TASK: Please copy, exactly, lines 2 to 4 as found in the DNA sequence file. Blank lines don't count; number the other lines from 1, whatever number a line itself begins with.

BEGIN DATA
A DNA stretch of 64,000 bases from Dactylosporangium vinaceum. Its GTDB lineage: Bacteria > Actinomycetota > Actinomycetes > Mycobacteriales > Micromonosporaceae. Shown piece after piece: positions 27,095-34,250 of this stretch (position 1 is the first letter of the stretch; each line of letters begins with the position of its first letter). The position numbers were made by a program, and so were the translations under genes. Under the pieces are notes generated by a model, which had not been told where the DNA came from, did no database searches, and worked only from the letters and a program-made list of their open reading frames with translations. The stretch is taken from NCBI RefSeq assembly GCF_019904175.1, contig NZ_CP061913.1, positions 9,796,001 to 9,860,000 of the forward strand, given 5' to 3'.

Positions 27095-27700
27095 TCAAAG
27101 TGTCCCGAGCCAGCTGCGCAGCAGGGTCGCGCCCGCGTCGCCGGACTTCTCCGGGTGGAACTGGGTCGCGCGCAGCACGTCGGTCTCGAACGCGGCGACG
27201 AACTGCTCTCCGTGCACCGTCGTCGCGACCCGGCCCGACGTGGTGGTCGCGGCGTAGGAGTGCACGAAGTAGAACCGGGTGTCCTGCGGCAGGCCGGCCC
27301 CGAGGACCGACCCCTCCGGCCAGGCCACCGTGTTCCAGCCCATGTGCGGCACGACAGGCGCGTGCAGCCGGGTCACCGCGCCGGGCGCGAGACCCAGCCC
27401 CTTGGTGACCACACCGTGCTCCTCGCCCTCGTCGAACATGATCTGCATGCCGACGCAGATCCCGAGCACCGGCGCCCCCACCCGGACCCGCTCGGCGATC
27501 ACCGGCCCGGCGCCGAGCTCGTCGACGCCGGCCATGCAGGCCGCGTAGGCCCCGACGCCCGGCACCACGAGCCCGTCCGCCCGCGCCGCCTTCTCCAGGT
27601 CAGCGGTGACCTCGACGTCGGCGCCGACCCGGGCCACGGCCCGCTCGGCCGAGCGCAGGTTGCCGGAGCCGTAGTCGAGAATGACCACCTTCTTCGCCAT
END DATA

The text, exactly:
Positions 27095-27700
27095 TCAAAG
27101 TGTCCCGAGCCAGCTGCGCAGCAGGGTCGCGCCCGCGTCGCCGGACTTCTCCGGGTGGAACTGGGTCGCGCGCAGCACGTCGGTCTCGAACGCGGCGACG